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Manufacturing method paves way for commercially viable quantum dot-based LEDs

Date:
September 6, 2011
Source:
University of Florida
Summary:
Researchers may help resolve the public debate over our future light source of choice: Edison's incandescent bulb or the more energy efficient compact fluorescent lamp. It could be neither. Instead, our future lighting needs may be supplied by a new breed of light emitting diode, or LED, that conjures light from the invisible world of quantum dots.

Conventional LEDs. New research future suggests that future lighting needs may be supplied by a new breed of light emitting diode, or LED, that conjures light from the invisible world of quantum dots.
Credit: taty / Fotolia

University of Florida researchers may help resolve the public debate over our future light source of choice: Edison's incandescent bulb or the more energy efficient compact fluorescent lamp.

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It could be neither.

Instead, our future lighting needs may be supplied by a new breed of light emitting diode, or LED, that conjures light from the invisible world of quantum dots. According to an article in the current online issue of the journal Nature Photonics, moving a QD LED from the lab to market is a step closer to reality thanks to a new manufacturing process pioneered by two research teams in UF's department of materials science and engineering.

"Our work paves the way to manufacture efficient and stable quantum dot-based LEDs with really low cost, which is very important if we want to see wide-spread commercial use of these LEDs in large-area, full-color flat-panel displays or as solid-state lighting sources to replace the existing incandescent and fluorescent lights," said Jiangeng Xue, the research leader and an associate professor of material science and engineering "Manufacturing costs will be significantly reduced for these solution-processed devices, compared to the conventional way of making semiconductor LED devices."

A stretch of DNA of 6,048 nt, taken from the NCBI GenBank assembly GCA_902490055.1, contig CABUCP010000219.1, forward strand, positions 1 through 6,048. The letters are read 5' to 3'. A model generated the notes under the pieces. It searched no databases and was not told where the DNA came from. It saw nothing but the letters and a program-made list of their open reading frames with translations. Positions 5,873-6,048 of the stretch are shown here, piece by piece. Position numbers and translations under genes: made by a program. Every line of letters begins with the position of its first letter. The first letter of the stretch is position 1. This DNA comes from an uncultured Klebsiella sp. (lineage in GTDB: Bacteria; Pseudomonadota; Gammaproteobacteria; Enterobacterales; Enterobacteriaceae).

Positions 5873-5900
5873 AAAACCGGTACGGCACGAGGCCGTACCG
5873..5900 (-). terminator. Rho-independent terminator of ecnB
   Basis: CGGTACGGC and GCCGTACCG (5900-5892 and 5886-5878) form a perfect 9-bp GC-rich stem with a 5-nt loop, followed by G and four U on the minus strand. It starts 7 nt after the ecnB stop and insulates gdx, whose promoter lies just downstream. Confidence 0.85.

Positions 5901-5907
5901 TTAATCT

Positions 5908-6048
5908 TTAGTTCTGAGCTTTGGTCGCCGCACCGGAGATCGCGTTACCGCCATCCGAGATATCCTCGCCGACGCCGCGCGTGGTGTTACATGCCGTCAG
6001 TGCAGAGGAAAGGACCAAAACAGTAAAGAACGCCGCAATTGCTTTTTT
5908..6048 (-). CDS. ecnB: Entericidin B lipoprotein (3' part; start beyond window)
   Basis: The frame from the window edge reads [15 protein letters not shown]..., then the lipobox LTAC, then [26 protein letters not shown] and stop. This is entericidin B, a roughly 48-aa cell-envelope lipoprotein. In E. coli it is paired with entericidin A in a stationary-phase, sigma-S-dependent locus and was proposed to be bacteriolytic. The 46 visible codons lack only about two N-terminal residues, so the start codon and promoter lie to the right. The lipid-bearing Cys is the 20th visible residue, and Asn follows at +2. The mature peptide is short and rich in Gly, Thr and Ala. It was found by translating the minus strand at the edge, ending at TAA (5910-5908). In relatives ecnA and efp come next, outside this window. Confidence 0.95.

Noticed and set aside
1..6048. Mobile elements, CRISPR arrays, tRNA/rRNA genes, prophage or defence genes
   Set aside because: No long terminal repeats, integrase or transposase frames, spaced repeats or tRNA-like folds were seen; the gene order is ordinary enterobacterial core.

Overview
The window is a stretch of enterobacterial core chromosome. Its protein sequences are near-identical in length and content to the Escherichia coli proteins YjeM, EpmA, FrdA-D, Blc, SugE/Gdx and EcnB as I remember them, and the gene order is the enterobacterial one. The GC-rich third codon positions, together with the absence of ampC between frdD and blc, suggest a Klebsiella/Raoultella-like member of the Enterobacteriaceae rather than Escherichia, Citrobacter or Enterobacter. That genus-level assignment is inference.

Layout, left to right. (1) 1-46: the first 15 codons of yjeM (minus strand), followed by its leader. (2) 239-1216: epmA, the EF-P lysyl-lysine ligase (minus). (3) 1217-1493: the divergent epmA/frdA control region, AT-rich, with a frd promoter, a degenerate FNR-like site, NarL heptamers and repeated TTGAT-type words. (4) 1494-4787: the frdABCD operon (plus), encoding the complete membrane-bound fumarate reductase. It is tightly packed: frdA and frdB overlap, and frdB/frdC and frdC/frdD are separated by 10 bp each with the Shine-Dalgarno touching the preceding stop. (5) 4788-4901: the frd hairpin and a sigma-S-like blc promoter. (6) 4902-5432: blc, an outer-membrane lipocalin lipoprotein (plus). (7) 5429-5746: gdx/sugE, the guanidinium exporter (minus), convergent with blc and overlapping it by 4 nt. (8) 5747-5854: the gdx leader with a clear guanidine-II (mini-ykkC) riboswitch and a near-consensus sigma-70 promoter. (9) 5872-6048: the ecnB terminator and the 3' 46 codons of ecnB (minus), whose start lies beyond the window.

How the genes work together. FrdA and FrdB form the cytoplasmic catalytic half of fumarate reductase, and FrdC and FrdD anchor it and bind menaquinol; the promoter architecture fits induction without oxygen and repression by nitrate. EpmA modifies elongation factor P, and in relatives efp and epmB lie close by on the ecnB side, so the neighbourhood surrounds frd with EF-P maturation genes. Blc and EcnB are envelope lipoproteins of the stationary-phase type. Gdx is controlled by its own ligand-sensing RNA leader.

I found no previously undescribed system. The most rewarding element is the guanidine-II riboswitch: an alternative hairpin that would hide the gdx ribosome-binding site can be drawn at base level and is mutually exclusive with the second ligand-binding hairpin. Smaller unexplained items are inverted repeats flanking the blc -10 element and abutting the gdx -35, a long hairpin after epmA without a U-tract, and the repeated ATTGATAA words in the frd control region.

A significant part of the research carried out by Xue's team focused on improving existing organic LEDs. These semiconductors are multilayered structures made up of paper thin organic materials, such as polymer plastics, used to light up display systems in computer monitors, television screens, as well as smaller devices such as MP3 players, mobile phones, watches, and other handheld electronic devices. OLEDs are also becoming more popular with manufacturers because they use less power and generate crisper, brighter images than those produced by conventional LCDs (liquid crystal displays). Ultra-thin OLED panels are also used as replacements for traditional light bulbs and may be the next big thing in 3-D imaging.

Complementing Xue's team is another headed by Paul Holloway, distinguished professor of materials science and engineering at UF, which delved into quantum dots, or QDs. These nano-particles are tiny crystals just a few nanometers (billionths of a meter) wide, composed of a combination of sulfur, zinc, selenium and cadmium atoms. When excited by electricity, QDs emit an array of colored light. The individual colors vary depending on the size of the dots. Tuning, or "adjusting," the colors is achieved by controlling the size of the QDs during the synthetic process.